Navy Swats 'Wokeness' Claims in Bid to Reach Older Americans Who Could Influence Recruiting

Chief of Naval Operations Adm. Mike Gilday speaks at a panel.
Chief of Naval Operations Adm. Mike Gilday speaks at a panel during the Surface Navy Association's 35th Annual National Symposium at the Hyatt Regency Crystal City in Washington D.C., Jan. 10, 2023. (U.S. Navy photo by Chief Mass Communication Specialist Amanda Gray)

As Navy leaders left another conference behind, one thing that emerged from the Surface Navy Association panels and discussions this week was an emphasis on the strength and capability of sailors -- a shift that seems part of an effort to boost recruiting and push back against a growing political narrative.

The service and other military branches have become "woke." Or at least that is an increasingly common message from politicians and pundits on the right who claim the military has weakened itself by adopting policies that support or encourage diversity and inclusion. Now that a Republican-controlled House has been seated, lawmakers are likely to intensify the grilling of military leaders over these policies.

The Navy's top officer, Chief of Naval Operations Adm. Michael Gilday, told an auditorium full of people at the annual conference in Arlington, Virginia, that his sailors are the opposite of weak, that they are "doing some pretty amazing things."

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"We are strong, we are ready, we are capable, and we're ready to fight tonight," Gilday boasted, adding that the "narrative about weakness is not true."

Meanwhile, Gilday's boss, Navy Secretary Carlos Del Toro, went even further.

"I do not tolerate any political figure ... politician, state, government, local, federal, to talk bad about the men and women who serve in our United States Navy," Del Toro told his audience to a round of applause.

The pushback may be at least partly practical -- reaching the families of potential recruits.

As Gilday continued in his remarks, he moved into another topic that hinted at the reason behind the shift -- recruiting. After saying that he hasn't heard any concerns on weakness from sailors, the admiral explained that key influencers such as "mothers and fathers, aunts and uncles, grandparents, teachers, school administrators" need to see a positive side of the Navy.

Gilday has familiarity with taking heat over efforts to add more diversity into the Navy. His inclusion of Ibram X. Kendi's book, "How to Be an Antiracist," on his 2021 reading list became a major talking point among critics. Rep. Jim Banks, R-Ind., a Navy Reserve officer, wrote a letter to Gilday claiming the book would undermine morale and threaten national security.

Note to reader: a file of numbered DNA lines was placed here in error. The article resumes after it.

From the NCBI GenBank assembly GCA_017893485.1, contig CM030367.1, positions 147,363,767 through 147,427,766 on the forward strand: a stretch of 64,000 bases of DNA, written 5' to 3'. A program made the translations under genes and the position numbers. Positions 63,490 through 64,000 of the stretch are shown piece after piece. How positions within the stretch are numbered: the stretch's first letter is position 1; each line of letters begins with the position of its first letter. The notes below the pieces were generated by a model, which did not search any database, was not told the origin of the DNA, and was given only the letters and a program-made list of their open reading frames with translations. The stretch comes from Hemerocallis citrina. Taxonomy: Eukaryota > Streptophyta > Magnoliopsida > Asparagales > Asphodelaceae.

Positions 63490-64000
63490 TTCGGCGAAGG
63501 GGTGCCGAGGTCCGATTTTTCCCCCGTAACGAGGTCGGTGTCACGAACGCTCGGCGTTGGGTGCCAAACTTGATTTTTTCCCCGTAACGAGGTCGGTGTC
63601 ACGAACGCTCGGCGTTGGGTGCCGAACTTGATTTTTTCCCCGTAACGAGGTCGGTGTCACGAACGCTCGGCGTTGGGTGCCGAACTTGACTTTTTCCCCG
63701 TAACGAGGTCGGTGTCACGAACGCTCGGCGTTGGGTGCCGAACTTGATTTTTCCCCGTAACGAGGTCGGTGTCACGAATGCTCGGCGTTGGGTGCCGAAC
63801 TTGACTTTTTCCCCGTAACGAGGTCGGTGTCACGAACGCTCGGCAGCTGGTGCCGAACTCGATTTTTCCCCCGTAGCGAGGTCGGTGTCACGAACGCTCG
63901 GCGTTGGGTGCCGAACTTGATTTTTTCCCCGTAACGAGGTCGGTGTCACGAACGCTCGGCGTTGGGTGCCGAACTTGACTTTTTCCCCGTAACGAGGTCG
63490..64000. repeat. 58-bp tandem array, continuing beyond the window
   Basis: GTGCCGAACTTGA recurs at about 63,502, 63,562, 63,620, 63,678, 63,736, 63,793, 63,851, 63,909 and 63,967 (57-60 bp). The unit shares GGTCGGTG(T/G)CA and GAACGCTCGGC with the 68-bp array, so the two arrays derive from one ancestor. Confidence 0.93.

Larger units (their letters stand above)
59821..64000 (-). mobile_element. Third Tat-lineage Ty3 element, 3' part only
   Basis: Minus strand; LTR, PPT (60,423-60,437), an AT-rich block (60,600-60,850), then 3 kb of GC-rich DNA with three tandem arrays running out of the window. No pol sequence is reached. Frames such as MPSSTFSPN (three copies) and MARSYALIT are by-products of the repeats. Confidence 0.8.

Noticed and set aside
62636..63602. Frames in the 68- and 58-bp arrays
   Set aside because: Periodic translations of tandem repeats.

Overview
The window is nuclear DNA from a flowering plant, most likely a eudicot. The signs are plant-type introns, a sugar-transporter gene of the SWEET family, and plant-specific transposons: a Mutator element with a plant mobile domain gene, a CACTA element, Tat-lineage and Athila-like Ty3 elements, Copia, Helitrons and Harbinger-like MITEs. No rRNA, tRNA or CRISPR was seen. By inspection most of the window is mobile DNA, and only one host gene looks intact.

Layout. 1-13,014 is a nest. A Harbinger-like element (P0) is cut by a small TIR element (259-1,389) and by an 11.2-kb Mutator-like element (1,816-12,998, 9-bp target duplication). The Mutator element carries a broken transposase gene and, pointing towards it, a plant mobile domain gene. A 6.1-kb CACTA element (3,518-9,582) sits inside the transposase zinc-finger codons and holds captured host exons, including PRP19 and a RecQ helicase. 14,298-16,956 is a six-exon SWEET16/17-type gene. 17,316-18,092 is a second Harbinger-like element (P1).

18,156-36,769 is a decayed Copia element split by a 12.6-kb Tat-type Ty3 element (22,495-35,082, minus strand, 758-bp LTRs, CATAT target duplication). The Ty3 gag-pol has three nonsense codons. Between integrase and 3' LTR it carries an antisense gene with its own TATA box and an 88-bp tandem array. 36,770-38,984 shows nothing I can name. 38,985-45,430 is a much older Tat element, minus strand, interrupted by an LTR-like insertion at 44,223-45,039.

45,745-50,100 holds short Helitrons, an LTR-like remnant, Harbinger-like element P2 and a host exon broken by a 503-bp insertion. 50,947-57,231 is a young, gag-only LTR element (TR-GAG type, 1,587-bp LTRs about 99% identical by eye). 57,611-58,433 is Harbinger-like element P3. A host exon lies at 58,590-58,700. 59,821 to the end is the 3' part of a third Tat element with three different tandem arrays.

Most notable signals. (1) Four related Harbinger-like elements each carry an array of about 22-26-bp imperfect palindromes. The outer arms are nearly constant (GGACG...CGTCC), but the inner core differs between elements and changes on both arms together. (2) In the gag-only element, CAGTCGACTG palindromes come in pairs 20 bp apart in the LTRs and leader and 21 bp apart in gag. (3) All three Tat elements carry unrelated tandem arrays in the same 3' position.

However, much of the criticism has been far less specific and instead slammed the military for policies that either ease decades-old restrictions or aim to make service easier. For example, Thomas Spoehr, director of the Center for National Defense at the conservative think tank The Heritage Foundation, cited policies such as lifting the ban on transgender service members or HIV-positive troops being allowed to deploy as "the chief worry of grizzled American veterans today."

Former Secretary of State and CIA Director Mike Pompeo cited the military's COVID-19 vaccination mandate and efforts to combat discrimination along gender and racial lines as the reason "America [is] less safe" in an editorial he wrote for Fox News.

The problem the Navy -- and every other military branch -- finds itself in, however, is that the young generation of people they want and desperately need to join does not appear to buy into the narrative that the military is under threat from those ideas.

Capt. Dave Benham, a spokesman for the Navy's recruiting command, told in a phone interview Tuesday that the research they've done shows that "17- to 24-year-olds, our primary demographic ... values organizations that embrace and model -- and not just give lip service to but model -- diversity, equity and inclusion."

The Navy's efforts at keeping sailors in the service -- which Gilday said have been doing "really well" for a while -- suggest that there's nothing new driving sailors out of the military.

So, the Navy is attempting to appeal to "folks that have influence over those who are recruitable -- teachers, coaches, parents ... and to try and make sure that they have an understanding of what the Navy is really all about and to be open to that conversation," according to Benham.

But the service also has to speak to what works for the younger generation it actually wants to recruit into service, instead of the ones that came before it.

"It's always been that way historically, in our nation. Whether it's been a Republican administration, Democrat administration, we have always supported our troops in uniform," Del Toro said, before adding that "we need to continue to do that."

In the meantime, the Navy has pulled out about every other stop in the recruiting handbook to make it easier and more enticing to join.

It offered historically high bonuses, opened up the maximum age of enlistment, and even relaxed the requirements for the standard military entrance exam. There's also a new incentive program for sailors in the fleet to help recruit, too.

The Navy has also been marred by several major scandals over the last year like a suicide crisis, issues with clean water on ships, and a struggle to issue sailors key discharge paperwork. Though, given that recruitment problems are military-wide, it's hard to say whether these stories play heavily into people's decisions to enlist or not.

-- Konstantin Toropin can be reached at Follow him on Twitter @ktoropin.

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